On Thursday afternoon, a crowd of divided workers and lobbyists filled the Seattle City Council’s Governance, Accountability, and Economic Development committee meeting to discuss Chair Sara Nelson’s extreme rollback of a recently instituted minimum wage for gig delivery workers known as “Pay Up."

Nelson told her council colleagues that the “last thing” she wanted to do was spark such a heated debate. She even told a constituent in an email that she would “repeal the legislation outright” if it were up to her alone. But by at best ignoring and at worst antagonizing those who insist the minimum wage benefits them, Nelson has brought labor’s wrath upon her. And in the Thursday meeting, as workers and labor groups testified against the rollback, Nelson’s confidence appeared shaken. 

During discussion, Nelson tried to distance herself from her bill. She said that it's not just her idea but the idea of the gig companies and of Drive Forward, an Uber-backed lobby group she pretends represents the majority of workers. She acknowledged that the opposition will “say what they want” about Drive Forward, but she’s saying it’s technically an advocacy group, okay? 

She couldn’t play it cool, though—Nelson defended the bill as if it were her first-born. She dominated the meeting, launching into monologues that shaded labor organizers, interrupting public commenters who criticized her, seeming to look for support from nonpartisan staff, and calling out staff for raising hypothetical concerns.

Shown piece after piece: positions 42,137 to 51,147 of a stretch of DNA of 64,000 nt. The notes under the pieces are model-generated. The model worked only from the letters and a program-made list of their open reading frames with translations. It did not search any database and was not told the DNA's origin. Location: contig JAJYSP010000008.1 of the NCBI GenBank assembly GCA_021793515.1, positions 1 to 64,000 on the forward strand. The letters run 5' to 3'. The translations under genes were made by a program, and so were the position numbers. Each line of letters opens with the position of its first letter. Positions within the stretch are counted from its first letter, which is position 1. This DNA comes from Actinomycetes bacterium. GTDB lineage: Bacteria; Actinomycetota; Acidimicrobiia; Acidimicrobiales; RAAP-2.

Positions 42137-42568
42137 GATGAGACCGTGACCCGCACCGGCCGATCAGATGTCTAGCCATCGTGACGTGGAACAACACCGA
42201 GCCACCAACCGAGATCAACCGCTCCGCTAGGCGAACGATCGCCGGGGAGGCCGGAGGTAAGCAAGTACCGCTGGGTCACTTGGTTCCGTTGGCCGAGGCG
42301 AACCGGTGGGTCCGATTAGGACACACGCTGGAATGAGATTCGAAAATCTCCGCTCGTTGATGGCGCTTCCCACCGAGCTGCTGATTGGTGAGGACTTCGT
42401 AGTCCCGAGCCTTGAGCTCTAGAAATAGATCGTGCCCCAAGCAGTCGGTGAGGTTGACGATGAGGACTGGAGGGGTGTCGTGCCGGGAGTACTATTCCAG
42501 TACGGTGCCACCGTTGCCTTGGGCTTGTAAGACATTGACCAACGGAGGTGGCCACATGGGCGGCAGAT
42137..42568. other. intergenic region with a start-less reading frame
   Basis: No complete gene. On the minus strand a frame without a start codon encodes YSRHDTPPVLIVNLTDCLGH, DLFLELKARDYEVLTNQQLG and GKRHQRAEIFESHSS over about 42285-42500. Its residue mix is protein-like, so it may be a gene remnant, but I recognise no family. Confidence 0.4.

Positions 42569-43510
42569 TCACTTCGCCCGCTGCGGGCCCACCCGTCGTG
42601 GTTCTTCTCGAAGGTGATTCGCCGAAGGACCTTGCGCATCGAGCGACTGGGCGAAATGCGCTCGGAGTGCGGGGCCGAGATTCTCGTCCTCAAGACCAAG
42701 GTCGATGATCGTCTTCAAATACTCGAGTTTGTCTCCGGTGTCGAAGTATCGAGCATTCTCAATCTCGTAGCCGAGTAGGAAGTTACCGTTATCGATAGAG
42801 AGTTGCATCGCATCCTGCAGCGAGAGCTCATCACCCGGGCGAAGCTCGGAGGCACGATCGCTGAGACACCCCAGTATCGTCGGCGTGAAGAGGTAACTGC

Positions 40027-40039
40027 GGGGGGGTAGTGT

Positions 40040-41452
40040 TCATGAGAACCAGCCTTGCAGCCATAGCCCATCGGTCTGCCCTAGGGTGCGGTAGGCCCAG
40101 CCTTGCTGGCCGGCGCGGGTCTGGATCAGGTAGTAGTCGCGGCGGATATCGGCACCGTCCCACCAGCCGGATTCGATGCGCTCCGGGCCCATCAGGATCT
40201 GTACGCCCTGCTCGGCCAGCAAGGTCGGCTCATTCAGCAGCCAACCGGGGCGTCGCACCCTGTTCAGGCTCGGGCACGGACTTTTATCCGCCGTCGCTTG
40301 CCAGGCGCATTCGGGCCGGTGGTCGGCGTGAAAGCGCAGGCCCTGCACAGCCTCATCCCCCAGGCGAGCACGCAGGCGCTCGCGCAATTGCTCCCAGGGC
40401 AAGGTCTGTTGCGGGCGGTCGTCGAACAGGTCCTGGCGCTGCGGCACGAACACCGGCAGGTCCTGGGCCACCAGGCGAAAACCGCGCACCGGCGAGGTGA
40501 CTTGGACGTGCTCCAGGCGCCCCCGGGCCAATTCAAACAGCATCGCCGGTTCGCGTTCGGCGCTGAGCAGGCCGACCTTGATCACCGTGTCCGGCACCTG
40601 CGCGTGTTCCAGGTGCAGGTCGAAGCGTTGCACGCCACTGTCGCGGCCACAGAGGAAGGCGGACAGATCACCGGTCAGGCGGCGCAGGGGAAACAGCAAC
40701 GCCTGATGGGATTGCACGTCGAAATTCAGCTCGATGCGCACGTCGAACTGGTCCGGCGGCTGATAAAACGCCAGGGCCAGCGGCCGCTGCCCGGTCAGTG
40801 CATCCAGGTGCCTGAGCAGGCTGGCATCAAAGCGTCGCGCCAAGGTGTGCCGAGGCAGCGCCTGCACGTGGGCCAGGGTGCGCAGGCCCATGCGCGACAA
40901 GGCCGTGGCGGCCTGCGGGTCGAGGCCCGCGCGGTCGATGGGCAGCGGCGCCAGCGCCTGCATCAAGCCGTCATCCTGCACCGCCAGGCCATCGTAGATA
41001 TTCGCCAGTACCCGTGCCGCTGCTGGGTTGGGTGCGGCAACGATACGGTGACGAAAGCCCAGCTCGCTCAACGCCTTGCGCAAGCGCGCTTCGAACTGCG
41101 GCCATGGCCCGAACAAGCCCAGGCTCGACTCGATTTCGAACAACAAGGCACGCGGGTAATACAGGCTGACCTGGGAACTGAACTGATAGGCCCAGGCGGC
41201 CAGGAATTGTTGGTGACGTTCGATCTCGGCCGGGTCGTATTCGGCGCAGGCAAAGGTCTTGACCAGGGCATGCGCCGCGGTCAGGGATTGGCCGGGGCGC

Her apparent uneasiness in the meeting revealed the fragility of the council president, who has so quickly built a tyrannical reputation for herself. So far, her committee colleagues have not levied strong criticisms or very specific support of her bill. As one public commenter said, this is their opportunity to prove they are more than Nelson disciples, but we'll see. 

This Is Your Bill, Nelson

Nelson did not include workers in the creation of her so-called “reform,” and it shows. 

If none of her colleagues stand up to her, the law would cut delivery-worker pay by about 24%. That would make for a wage of about $19 per hour during the workers’ small window of “engaged time,” time when they’re biking or driving on a call, not waiting for one. It would also cut the per-mile pay to half the IRS rate of reimbursement and eliminate the $5 per order minimum. Some order transparency measures and protections for order cancellations would be eliminated, too. 

Her law undermines enforcement by eliminating penalties on companies who fail to pay workers, denying them the right to sue companies for breaking the law and cutting provisions that protect workers against retaliation. Not sure how those measures help struggling couriers, but pop off!